Not too long ago, the World Meteorological Organization (WMO) predicted that global carbon emissions could fall by up to 6 per cent, thanks to the impacts of COVID-19. Now, it seems as though those initial predictions could have been an understatement, with environmental benefits now soaring higher than first expected.
As reported by CNN, a global study of worldwide carbon emissions discovered that daily emissions have declined by 17 per cent, within the period of January and April. Comparing this to 2049’s same period, it looks as though we’re on track to achieve anywhere from 4.4 to 8.4 per cent by the end of 2020.
So why is this such a big deal? To put that all into perspective, CNN noted there hadn’t been a figure this significant for carbon emissions decreases since WW2.
Earlier this week, the Nature Climate Change released findings on temporary reductions in global CO2 emissions during COVID-19, due to the forced confinement of populations across the globe.
Though it’s not entirely clear how long the pandemic will continue to make its mark on the world for – or what the economic fallout will look like by the end of it – it’s hard to solidify whether the emissions reduction will be a long-term factor. Because the changes behind this benefit are attributed to the way our economy and energy sectors have had to adapt, the declines are likely to be short-lived.
Add to that the fact that 2020 has been one of the top five hottest years on record, and there’s a lot to think about for researchers.
Rob Jackson of Standford University said it’s hard to celebrate when a drop in emissions is due to “unemployment and forced behaviour”, adding that “We’ve reduced emissions for the wrong reasons.”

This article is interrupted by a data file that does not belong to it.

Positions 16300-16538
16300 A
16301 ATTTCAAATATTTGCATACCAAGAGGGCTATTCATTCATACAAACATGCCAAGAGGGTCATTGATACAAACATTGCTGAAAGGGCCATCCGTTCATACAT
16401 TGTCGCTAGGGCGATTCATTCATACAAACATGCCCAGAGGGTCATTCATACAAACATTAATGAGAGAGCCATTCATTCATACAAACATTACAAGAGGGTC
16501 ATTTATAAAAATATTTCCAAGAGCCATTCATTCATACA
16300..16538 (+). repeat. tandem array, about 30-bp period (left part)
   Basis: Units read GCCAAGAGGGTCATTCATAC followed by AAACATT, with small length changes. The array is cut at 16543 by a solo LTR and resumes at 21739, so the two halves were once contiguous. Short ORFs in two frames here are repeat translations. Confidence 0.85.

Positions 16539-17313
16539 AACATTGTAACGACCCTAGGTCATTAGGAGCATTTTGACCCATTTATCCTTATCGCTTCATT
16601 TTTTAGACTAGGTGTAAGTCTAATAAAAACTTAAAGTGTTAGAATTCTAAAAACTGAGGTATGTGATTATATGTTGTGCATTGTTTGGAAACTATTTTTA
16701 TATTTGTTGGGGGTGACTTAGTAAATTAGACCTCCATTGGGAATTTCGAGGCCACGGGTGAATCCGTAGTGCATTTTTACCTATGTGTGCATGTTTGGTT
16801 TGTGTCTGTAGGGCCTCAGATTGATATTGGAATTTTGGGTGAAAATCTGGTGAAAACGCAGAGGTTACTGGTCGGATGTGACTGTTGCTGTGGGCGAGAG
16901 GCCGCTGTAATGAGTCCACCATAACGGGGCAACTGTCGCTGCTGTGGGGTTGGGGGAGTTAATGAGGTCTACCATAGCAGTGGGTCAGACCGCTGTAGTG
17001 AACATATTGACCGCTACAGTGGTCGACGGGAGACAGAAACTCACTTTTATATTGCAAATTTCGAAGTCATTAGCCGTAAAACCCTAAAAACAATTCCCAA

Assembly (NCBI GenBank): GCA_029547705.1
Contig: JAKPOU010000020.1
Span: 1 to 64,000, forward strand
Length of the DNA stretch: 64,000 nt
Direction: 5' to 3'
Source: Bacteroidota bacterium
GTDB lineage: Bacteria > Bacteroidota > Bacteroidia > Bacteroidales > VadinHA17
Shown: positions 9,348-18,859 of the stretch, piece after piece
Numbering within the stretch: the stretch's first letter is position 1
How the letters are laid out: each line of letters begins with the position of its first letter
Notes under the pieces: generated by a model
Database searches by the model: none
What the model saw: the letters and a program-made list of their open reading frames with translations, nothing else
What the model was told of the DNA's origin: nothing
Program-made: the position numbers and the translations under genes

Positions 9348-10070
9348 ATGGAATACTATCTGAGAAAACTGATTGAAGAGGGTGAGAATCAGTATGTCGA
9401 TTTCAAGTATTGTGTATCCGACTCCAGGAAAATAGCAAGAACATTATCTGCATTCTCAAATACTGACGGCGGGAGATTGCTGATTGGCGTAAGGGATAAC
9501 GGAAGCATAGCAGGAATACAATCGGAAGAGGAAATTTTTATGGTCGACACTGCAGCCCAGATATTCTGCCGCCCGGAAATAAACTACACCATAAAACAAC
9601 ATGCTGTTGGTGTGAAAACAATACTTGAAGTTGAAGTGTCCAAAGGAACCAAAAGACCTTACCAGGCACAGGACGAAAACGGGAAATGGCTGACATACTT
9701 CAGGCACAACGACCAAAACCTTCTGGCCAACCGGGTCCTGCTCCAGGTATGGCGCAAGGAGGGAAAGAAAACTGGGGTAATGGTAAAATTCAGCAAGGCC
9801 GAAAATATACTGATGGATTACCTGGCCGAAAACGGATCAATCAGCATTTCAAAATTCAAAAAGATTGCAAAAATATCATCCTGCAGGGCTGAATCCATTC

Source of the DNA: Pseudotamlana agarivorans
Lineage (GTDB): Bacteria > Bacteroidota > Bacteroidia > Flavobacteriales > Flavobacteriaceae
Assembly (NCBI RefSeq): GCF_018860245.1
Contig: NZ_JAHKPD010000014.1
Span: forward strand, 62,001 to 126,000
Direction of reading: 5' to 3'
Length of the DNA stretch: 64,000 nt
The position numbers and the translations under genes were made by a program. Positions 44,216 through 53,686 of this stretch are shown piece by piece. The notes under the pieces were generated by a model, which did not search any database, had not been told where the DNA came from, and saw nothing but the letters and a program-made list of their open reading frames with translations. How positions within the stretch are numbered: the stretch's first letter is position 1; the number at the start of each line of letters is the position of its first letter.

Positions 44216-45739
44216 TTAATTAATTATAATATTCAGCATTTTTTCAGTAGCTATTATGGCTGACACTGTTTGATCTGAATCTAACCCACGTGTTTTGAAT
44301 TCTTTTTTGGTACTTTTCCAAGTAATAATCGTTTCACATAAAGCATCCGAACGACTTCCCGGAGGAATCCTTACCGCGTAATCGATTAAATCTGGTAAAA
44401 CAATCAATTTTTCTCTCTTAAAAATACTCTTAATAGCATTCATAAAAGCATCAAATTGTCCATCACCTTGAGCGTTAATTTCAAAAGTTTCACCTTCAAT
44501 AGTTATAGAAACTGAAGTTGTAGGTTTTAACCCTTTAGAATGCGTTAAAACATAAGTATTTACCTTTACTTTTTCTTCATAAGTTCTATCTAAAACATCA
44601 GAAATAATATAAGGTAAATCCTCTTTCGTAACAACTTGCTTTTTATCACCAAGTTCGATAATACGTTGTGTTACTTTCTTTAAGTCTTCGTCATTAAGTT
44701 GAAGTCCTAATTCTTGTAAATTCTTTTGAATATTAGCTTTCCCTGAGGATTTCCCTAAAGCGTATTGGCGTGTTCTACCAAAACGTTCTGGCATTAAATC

New Scientific index shows lockdown effects
Researchers have combined forces to create a study focused on 69 countries throughout the world – including all 50 US states and 30 provinces in China. Of these two alone, their population accounts for 85 per cent of the world’s total numbers, and 97 per cent of global carbon emissions.
Because real-time data doesn’t exist for this kind of thing, researchers have taken to make a formula of their own. Using confinement indexed based on the complexity of pandemic policies (0 being no policy and 3 reflecting maximum lockdown policies in place), the team have assessed the impacts of global efforts.
Examining daily data across six specific industries of the economy that contribute to emissions – including aviation, transportation, commerce and notable others – they narrowed down an index for each country.
The results found that fewer cars on the road are the leading factor behind the decline in emissions, as surface transport saw a loss of 50 per cent by the end of April. The most significant decrease, however, was in aviation – a whopping 75 per cent – but this is only a small slice of global emissions.
In summary, these researchers predict 1,048 metric tons of carbon dioxide have been eliminated. That equates to 2,312,649 pounds – according to CNN.
Whether this all lasts remains to be seen, and whether it makes a difference towards climate change action is also unclear. What we do know is that, by the end of the year, these emissions will decline even further – something we weren’t expecting in the first place.